West with the Night
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A new edition of a great, underappreciated classic of our time
Beryl Markham's West with the Night is a true classic, a book that deserves the same acclaim and readership as the work of her contemporaries Ernest Hemingway, Antoine de Saint-Exupéry, and Isak Dinesen.
If the first responsibility of a memoirist is to lead a life worth writing about, Markham succeeded beyond all measure. Born Beryl Clutterbuck in the middle of England, she and her father moved to Kenya when she was a girl, and she grew up with a zebra for a pet; horses for friends; baboons, lions, and gazelles for neighbors. She made money by scouting elephants from a tiny plane. And she would spend most of the rest of her life in East Africa as an adventurer, a racehorse trainer, and an aviatrix―she became the first person to fly nonstop from Europe to America, the first woman to fly solo east to west across the Atlantic. Hers was indisputably a life full of adventure and beauty.
And then there is the writing. When Hemingway read Markham's book, he wrote to his editor, Maxwell Perkins: "She has written so well, and marvelously well, that I was completely ashamed of myself as a writer . . . [She] can write rings around all of us who consider ourselves as writers . . . It is really a bloody wonderful book."
With a new introduction by Sara Wheeler―one of Markham's few legitimate literary heirs―West with the Night should once again take its place as one of the world's great adventure stories.
God told it to our first ol-oiboni, and this one told it to the next. Each ol-oiboni, before he died, repeated to the new ol-oiboni what God had said — and so we know these things. We know that the Chameleon is accursed above all other animals because, if it had not been for him, there would be no Death. ‘It was like this,’ said Kibii: ‘When the first man was made, he wandered alone in the great forest and on the plains, and he worried very much because he could not remember yesterday and so he
seed the mill. When the rain stops, the mill wheels stop — or, if they continue to turn, they grind despair for the man who owns them. My father owned them. In the time that preceded the drought he had signed contracts with the Government and with individuals, committing himself to the delivery of hundreds of tons of flour and meal — at a fixed price and at a fixed date. If the essence of successful business is not to receive three times what you give, then it is at least not to receive less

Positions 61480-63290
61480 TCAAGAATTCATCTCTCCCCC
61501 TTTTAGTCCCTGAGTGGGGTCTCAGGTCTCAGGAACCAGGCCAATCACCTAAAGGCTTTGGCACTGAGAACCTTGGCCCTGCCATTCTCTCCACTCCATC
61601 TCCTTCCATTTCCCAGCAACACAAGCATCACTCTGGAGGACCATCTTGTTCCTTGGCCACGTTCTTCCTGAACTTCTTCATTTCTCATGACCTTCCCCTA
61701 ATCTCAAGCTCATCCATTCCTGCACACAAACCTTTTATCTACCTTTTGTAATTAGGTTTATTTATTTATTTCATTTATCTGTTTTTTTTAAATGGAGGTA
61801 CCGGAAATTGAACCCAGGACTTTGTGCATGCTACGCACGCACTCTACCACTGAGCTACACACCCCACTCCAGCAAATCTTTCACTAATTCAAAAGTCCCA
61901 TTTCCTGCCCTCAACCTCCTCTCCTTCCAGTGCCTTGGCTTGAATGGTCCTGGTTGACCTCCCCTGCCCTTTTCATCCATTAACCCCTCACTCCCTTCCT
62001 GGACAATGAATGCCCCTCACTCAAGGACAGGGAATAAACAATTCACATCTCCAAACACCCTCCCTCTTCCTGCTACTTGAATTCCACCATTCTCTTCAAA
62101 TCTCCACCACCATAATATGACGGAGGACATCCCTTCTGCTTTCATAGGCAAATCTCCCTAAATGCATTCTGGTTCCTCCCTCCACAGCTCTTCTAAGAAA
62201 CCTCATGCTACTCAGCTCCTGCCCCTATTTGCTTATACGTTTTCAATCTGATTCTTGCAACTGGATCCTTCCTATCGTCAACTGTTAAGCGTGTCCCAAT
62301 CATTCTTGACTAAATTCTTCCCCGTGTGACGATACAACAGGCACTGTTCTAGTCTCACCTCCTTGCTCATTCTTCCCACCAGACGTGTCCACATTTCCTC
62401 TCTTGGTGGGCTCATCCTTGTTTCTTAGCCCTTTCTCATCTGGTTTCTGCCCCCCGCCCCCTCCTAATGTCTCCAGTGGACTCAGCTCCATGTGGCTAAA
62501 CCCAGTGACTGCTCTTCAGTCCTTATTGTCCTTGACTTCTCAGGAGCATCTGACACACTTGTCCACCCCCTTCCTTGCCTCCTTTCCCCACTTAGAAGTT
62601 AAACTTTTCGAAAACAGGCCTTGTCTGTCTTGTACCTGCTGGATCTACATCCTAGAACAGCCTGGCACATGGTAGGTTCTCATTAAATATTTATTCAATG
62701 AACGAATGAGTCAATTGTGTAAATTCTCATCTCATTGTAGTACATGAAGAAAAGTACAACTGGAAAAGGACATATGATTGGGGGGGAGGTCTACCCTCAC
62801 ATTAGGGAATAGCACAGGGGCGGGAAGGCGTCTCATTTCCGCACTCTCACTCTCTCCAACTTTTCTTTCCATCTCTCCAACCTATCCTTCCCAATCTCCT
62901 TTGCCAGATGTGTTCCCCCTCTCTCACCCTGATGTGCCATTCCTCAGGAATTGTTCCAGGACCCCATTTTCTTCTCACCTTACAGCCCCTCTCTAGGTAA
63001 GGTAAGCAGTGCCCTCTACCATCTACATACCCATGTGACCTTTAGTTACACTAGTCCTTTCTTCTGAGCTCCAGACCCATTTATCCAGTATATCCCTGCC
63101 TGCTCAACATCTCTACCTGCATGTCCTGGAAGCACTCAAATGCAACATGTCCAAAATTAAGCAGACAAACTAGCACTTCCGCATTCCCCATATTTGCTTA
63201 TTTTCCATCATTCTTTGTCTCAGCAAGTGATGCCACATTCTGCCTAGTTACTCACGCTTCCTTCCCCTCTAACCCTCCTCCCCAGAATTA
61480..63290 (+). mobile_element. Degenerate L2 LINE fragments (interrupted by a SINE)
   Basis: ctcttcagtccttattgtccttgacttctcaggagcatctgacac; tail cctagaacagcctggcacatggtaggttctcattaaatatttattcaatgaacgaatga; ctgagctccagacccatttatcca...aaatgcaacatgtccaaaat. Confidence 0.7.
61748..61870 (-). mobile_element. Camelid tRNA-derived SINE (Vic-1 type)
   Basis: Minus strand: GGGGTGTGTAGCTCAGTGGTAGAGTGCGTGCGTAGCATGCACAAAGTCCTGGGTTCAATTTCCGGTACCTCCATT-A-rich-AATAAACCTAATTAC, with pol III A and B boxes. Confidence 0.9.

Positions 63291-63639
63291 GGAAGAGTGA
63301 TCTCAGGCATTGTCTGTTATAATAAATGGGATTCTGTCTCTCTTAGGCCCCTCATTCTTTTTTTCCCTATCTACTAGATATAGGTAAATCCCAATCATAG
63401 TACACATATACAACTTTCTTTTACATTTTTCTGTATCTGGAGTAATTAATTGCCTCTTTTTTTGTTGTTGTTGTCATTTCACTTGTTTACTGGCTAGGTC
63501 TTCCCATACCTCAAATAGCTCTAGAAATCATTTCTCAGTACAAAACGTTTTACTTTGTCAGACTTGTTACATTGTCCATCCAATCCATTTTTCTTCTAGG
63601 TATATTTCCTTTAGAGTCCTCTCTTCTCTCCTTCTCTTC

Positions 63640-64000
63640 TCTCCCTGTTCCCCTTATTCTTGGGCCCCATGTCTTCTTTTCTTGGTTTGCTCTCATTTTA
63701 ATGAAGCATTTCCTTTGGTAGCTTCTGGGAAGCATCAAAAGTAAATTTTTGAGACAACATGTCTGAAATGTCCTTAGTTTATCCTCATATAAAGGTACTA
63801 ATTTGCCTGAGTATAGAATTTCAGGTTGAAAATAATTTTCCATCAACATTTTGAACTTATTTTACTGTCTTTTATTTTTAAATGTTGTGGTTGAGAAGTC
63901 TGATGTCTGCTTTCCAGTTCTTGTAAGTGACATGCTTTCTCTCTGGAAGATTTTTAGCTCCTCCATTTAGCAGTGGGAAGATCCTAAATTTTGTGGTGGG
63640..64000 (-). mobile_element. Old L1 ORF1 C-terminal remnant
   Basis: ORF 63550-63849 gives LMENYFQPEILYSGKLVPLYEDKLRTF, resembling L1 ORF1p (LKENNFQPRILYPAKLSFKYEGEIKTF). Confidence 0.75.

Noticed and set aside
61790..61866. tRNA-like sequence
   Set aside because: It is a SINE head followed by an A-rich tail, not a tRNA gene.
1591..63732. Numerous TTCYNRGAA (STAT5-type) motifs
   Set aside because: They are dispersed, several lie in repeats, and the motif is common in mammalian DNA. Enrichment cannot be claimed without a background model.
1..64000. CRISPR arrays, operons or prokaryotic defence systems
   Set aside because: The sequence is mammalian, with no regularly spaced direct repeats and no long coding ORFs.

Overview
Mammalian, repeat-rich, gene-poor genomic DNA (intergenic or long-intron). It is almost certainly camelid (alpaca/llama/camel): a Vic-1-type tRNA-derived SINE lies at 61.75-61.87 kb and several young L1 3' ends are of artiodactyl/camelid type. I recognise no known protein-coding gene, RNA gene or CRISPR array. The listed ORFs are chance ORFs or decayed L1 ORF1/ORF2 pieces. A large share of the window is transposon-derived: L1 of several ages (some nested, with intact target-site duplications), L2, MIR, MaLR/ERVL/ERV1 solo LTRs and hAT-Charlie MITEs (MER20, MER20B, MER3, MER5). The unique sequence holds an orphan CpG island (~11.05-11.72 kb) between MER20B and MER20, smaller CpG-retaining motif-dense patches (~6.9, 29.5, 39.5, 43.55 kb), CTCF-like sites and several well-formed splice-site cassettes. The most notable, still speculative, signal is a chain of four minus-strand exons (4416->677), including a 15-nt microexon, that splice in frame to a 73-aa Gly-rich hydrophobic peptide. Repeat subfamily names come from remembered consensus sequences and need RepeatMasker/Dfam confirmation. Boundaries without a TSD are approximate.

number startling in its insignificance, and a hundred thousand would barely begin the count. Menegai Crater overlooks the township and the lake. In the time of man it has breathed no brimstone, and barely a wisp of smoke. But in the annals of the Rift Valley which contains all this as a sea contains a coral atoll or a desert a dune, the time of man is too brief a period to deserve more than incidental recording. Tomorrow, next day, or next year, Menegai may become again the brazier over which
it. He will never write one of those books comparing England and America, only to conclude that the culture of the latter offers the same clinical interest as a child prodigy born of congenitally daft backwoods parents. When John Carberry says that something has gone ‘haywire,’ he says it with full appreciation of the succinct quality of American expression — with such enthusiasm, in fact, that a New York taxi-driver might count him as no more alien than a visitor from Tennessee after a month’s
the next. It is really this that makes death so hard — curiosity unsatisfied. But if contempt for death is correctly interpreted as courage, then Ebert’s dying friend was a courageous man. He lay on a camp bed under a thin, sticky blanket and he had no recognizable face. What the Egyptians had done with chemicals to dead bodies, malaria and the subsequent blackwater had done to him. I have seen baskets of raw animal skin stretched over sticks and left to dry in the sun, and these baskets were